Systematic racism is relatively easy to fix, if you care to try. Systemic racism requires a deeper level of thinking. I also think it demands including a racially diverse set of decision makers, because a diverse set of people can more easily identify racism in the systems that include racism within it, whether that racism is intentional or not.

How does this apply to policing?

Good question.

I’m not qualified to answer that question, I’m a word guy, not a policing expert.

But if there is one question the death of black men in police custody and the protests now happening make you ask, it is that question.

The system is the problem. Fixing the problem requires changing the system, not just the procedures. And that, basically, is why so many people are in the streets right now.

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  1. Hi, Josh,
    I love the topic, but please fix the typo in the fourth paragraph: “Where systematic applies to an approach, systematic applies to the system itself. Systemic is not related to a series of steps.”
    The example is really on point, too.

    1. I disagree. If you are practicing “systematic” racism, you are already racist. You may be taking a systematic approach to achieving excluding a certain race, but that’s because the issue is already systemic. That’s sysyemic racism. There’s no such thing as systematic racism. You are already racist, you can’t become something that you already are.

    2. Can someone please tell me how not hiring candidates who are not ‘articulate’ is racist? Doesn’t that belief in itself assume that black people are not articulate? It seems to me that the ‘systemic’ examples of racism are unintentional, but based on previous behavior. If that’s the case, the crux is defining previous behavior. It seems this behavior is defined as whatever criteria is used to hire someone. Being articulate, dressing appropriately, good hygeine, etc. By assuming these things are unconsciously used to not hire black people, the person who points this assumption out is in fact being racist – they assume black people shouldn’t be held to the same standards as white people (e.g. being articulate). Can someone please explain how this logic is flawed?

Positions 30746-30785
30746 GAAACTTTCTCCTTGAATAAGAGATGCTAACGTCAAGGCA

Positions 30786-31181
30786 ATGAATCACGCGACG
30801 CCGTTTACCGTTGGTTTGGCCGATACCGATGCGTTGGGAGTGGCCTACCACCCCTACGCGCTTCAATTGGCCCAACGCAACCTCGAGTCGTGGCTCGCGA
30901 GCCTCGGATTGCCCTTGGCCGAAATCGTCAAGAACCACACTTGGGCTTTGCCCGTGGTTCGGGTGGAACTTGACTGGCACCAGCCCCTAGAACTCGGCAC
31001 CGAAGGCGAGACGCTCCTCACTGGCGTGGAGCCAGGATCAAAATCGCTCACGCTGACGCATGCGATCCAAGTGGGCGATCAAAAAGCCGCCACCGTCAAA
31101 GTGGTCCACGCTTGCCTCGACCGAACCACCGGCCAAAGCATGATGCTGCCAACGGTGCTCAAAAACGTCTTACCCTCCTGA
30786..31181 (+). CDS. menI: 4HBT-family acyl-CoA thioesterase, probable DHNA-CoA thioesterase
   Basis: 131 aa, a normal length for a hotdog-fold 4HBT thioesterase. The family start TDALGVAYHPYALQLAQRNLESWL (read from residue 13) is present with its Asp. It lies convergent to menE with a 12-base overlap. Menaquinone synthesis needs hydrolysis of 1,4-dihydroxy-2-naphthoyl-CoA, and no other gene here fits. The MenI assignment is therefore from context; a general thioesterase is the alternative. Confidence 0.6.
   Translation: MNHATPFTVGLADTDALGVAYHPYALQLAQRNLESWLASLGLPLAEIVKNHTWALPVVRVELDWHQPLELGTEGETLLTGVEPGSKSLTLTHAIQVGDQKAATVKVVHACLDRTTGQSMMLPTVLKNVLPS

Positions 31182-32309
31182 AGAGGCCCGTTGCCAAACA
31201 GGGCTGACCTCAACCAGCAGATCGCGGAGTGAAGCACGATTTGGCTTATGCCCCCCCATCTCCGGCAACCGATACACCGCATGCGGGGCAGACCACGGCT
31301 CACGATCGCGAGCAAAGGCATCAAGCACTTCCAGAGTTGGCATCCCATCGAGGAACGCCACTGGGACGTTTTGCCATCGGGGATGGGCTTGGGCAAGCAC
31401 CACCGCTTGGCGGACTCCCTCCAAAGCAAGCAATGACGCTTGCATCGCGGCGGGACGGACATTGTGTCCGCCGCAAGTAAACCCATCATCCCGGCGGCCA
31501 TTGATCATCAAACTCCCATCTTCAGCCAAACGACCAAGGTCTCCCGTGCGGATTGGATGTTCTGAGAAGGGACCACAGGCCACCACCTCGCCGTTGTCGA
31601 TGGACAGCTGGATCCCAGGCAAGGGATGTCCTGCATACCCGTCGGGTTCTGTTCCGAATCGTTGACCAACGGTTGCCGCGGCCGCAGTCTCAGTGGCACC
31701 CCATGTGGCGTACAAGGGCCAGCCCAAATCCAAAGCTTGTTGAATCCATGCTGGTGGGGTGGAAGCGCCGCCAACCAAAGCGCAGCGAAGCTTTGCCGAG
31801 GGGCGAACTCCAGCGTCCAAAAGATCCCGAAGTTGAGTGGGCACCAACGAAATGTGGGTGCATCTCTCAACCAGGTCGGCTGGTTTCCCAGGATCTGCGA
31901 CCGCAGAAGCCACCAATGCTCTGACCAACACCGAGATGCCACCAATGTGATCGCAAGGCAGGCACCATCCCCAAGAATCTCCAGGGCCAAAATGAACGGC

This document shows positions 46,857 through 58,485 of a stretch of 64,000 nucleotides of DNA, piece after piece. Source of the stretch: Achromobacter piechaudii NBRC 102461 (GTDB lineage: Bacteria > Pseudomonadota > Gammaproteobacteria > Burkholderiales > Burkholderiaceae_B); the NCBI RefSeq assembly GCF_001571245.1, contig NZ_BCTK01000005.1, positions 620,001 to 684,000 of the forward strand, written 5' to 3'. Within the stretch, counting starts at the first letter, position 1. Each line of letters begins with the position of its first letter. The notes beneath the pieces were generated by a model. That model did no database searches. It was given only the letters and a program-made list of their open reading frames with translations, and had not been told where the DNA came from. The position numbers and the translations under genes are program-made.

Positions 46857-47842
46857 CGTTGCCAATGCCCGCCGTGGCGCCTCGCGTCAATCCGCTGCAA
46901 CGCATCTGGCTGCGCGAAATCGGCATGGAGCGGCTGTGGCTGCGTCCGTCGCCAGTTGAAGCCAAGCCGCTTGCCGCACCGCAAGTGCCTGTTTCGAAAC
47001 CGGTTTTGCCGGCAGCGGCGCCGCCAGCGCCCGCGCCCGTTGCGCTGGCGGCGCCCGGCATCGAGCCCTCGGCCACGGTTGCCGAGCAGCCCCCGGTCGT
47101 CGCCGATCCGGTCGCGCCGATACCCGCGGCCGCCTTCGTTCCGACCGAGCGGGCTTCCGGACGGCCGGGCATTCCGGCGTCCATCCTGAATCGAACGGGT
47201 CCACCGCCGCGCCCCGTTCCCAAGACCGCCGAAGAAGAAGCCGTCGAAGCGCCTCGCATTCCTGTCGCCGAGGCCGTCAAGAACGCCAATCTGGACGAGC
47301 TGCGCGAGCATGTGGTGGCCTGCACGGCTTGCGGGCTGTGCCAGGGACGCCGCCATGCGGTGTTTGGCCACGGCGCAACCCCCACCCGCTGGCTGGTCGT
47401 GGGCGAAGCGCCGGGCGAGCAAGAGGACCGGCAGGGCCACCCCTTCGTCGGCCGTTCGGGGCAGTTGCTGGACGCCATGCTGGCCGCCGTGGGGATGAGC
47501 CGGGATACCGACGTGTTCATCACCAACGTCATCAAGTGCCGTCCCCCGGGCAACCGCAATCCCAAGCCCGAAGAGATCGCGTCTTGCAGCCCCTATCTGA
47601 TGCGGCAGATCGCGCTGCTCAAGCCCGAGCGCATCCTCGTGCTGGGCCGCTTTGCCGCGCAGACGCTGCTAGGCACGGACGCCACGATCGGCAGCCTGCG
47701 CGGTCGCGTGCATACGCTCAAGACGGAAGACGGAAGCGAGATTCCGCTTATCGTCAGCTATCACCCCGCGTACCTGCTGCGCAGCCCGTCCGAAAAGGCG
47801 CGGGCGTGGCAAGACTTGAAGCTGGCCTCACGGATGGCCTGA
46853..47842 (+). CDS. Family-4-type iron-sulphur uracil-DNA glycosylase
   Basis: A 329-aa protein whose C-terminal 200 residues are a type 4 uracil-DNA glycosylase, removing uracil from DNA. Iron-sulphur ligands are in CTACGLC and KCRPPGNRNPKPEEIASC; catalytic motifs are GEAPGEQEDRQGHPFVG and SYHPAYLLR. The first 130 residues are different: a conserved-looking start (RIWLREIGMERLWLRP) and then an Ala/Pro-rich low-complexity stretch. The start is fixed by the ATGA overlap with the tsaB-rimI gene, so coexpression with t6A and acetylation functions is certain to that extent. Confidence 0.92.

1. Sure, I’ll explain it.

        When you define articulate as “expresses themselves just as I do,” you are creating a standard that is implicitly requiring a workforce that talks as you do.

        There are certainly people who could never express themselves clearly and without profanity in the workplace. They can’t be hired.

        But there are plenty of others who can speak clearly, but don’t sound exactly like the interviewer. They deserve a chance to be hired, too.

        1. So any third party to try and fix this is of itself part of the system and now becomes part of the problem. A fix to the system is a part of the system. And this is systematic of all response. To be more direct. This is absolutely systematic like all response.
          Push. PULL. How can we tell.

        2. Josh Bernoff, you start your explanation saying: “When you define articulate as ‘expresses themselves just as I do'”. However, that is not how articulate is defined. Articulate is defined as “having or showing the ability to speak fluently and coherently”.

          Speaking in an articulate manner implies more than simply speaking clearly (see your 4th paragraph). “Speaking clearly” is vague in that it could mean enunciating, but does not necessarily imply speaking coherently.

          I believe your whole argument falls because it is based on a faulty premise — the premise that “articulate” means something it does not mean.

          1. The passive in your “how articulate is defined” gives the lie to your whole argument.

            The question is not the meaning of “articulate.” It is which meaning of “articulate” prevails in a company. When companies see only one type of expression as “articulate,” they systematically discriminate against those who speak differently from how they do — even if those people speak, as you say “having or showing the ability to speak fluently and coherently.”